[JPL] Grande Dame Of Jazz Keeps Music Alive
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Wed Oct 24 08:58:29 EDT 2007
Grande Dame Of Jazz Keeps Music Alive
October 23, 2007
If there's good jazz playing somewhere in the city, there's a good chance
Phoebe Jacobs is there and had something to do with it. NY1's Stephanie
Simon filed the following report on the music business pioneer as part of
Jazz Lives Here.
Phoebe Jacobs does not sing, does not play an instrument, and does not
compost, but she is still one of the great women of jazz.
³She's a big force because, first, she loves the music and she's dedicated
her life to working in the music,² said musician Wynton Marsalis.
³Well, Phoebe Jacobs is one of the great people of jazz,² said jazz writer
³She does a lot of things that are sort of unheralded,² said trumpeter Jon
Jacobs started as a hat-check girl in her family's nightclub Basin Street.
She later became Louis Armstrong's publicist. Over the years, she knew and
worked with jazz legends like Duke Ellington, Ella Fitzgerald, Benny
Goodman, and Sarah Vaughn.
³Well, you know my uncle owned a night club and when I worked in the night
club, Sarah would say, Gee, do you know where I can get my dressed
shortened or my nails done?¹² recounted Jacobs. ³They use to ask me things
and I would do it for them. Then, over the years, they began to count on
³When phoebe was getting started, there was nobody else doing that,² said
Friedwald. ³She was a contractor and she booked clubs and concerts, and she
put together all kinds of stuff way back in the beginning.²
Still very busy, Jacobs is hard to catch up with. But given the chance, she
will tell you all about the time she and Ella Fitzgerald stopped for hot
dogs near Rockefeller Center.
³The hot dog in one hand, the 7-Up in the other, and she starts munching on
it and says this is delicious and you were gonna have it without me?¹² said
Jacobs. ³And with that, a man stops and says, Pardon me lady, but you know
you look just like Ella Fitzgerald?¹ and she continues and says, You know
everybody tells me that,¹ and continues to eat.²
Jacobs has stories of all the jazz legends of her day. Not only is she
featured in Ken Burns' PBS documentary ³Jazz,² but she is also part of the
contemporary jazz scene. NY1 caught up with Phoebe at Dizzy Gillespie¹s club
Coca Cola to hear pianist Eric Reed.
³You can¹t say people like Phoebe¹ because there is no one like Phoebe
Jacobs,² said Reed.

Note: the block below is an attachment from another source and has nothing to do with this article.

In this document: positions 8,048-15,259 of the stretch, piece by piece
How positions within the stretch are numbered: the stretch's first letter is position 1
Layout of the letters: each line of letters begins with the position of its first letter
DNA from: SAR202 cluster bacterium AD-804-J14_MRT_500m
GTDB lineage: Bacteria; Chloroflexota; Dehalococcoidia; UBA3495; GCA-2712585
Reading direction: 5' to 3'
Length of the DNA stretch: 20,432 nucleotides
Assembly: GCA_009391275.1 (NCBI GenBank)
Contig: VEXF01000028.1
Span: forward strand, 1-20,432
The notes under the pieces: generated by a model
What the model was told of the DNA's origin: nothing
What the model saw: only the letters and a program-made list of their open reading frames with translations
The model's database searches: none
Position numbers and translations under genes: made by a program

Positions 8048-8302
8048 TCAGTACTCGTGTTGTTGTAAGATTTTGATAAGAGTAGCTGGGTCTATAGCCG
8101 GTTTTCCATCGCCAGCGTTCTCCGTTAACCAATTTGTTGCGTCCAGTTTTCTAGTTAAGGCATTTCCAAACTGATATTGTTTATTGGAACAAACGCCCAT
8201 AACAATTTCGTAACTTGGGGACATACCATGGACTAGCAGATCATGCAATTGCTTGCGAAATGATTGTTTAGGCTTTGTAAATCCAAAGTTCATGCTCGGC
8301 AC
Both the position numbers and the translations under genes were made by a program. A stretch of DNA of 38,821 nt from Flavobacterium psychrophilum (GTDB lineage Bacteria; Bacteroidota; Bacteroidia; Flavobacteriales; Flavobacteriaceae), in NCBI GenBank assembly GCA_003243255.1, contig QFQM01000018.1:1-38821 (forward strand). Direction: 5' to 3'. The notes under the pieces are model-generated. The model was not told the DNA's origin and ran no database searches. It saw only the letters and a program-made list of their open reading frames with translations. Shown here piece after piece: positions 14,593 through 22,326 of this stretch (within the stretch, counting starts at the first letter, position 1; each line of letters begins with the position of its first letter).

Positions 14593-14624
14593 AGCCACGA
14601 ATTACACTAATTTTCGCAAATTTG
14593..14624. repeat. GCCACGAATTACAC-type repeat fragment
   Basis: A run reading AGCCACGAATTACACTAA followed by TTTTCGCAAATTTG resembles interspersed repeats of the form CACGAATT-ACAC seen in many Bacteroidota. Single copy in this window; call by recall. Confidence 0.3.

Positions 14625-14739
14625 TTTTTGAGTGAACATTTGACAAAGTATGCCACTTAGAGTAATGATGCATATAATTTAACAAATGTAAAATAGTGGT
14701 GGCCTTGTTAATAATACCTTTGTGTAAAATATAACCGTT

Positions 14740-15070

For Jacobs, her musicians are like family.
³[Eric Reed] is like one of my children and I'm watching him grow and
develop,² she said. ³And I must tell you he plays a few things I don't dig,
and sometimes he goes out someplace and I wonder when he's coming back, but
he gets back in and gives me melody, and man, I dig it!²
The jazz world certainly digs her. In June, she was honored on her 89th
birthday with a very special tribute concert at the Danny Kaye Playhouse.
³Well, I tell you, I don't really feel like the things I'm hearing are about
me,² said Jacobs. ³Because the things I hear are so wonderful I don't feel
that wonderful. I feel good; I'd like to improve a lot of things about me.
For example, I can be very bitchy.²
Don't try telling that to Mercedes Ellington, who says she inherited Jacobs
from her grandfather, Duke Ellington.
³It's her birthday and this is like a version of her life story that someone
should be writing down,² said Mercedes Ellington. ³She has so much
information to give and all these people here tonight are like pieces out of
The performances were in the spirit of the stars she worked with: Jon Faddis
conjured Satchmo, who left Phoebe in charge of his legacy. She runs the
Louis Armstrong Educational Foundation and helped turn his Queens home into
Guitar great and longtime friend Bucky Pizzarelli was joined by Jay Leonhart
on bass and his daughter Carolyn Leonhart for a song by Peggy Lee.
For Phoebe Jacobs, having this many friends in the music business means
every once in a while she can call in a favor.
³I asked Jon Faddis to play to play West End Blues because he's
extraordinary and he's the next best thing to Louis Armstrong,² she said.
Jacob's Upper East Side apartment is a shrine to the music and musicians
she's worked with.
³[I have] a picture taken on Louis Armstrong's birthday with Lionel Hampton,
Ella Fitzgerald, and Louis Armstrong.²
There is also a photo of Jacobs with her late husband, Louis, and
Armstrong's wife, Lucille.
³[I also have a picture of] Lucille and Louis in front of Jack Dempsey's
restaurant on Broadway for the opening of Hello Dolly,¹ [one of] Ella and
Chick Webb, [and another of] Wynton Marsalis and Diana Ross.²
Jacobs is, of course, home wherever there is music. She still goes out a few
nights a week to hear live music, sometimes hitting the late set.
³Anytime there's a show going on that I dig, I'll be there,² she said. ³I
don't care about the time.²
So she continues to help keep the music alive without playing a note.
- Stephanie Simon
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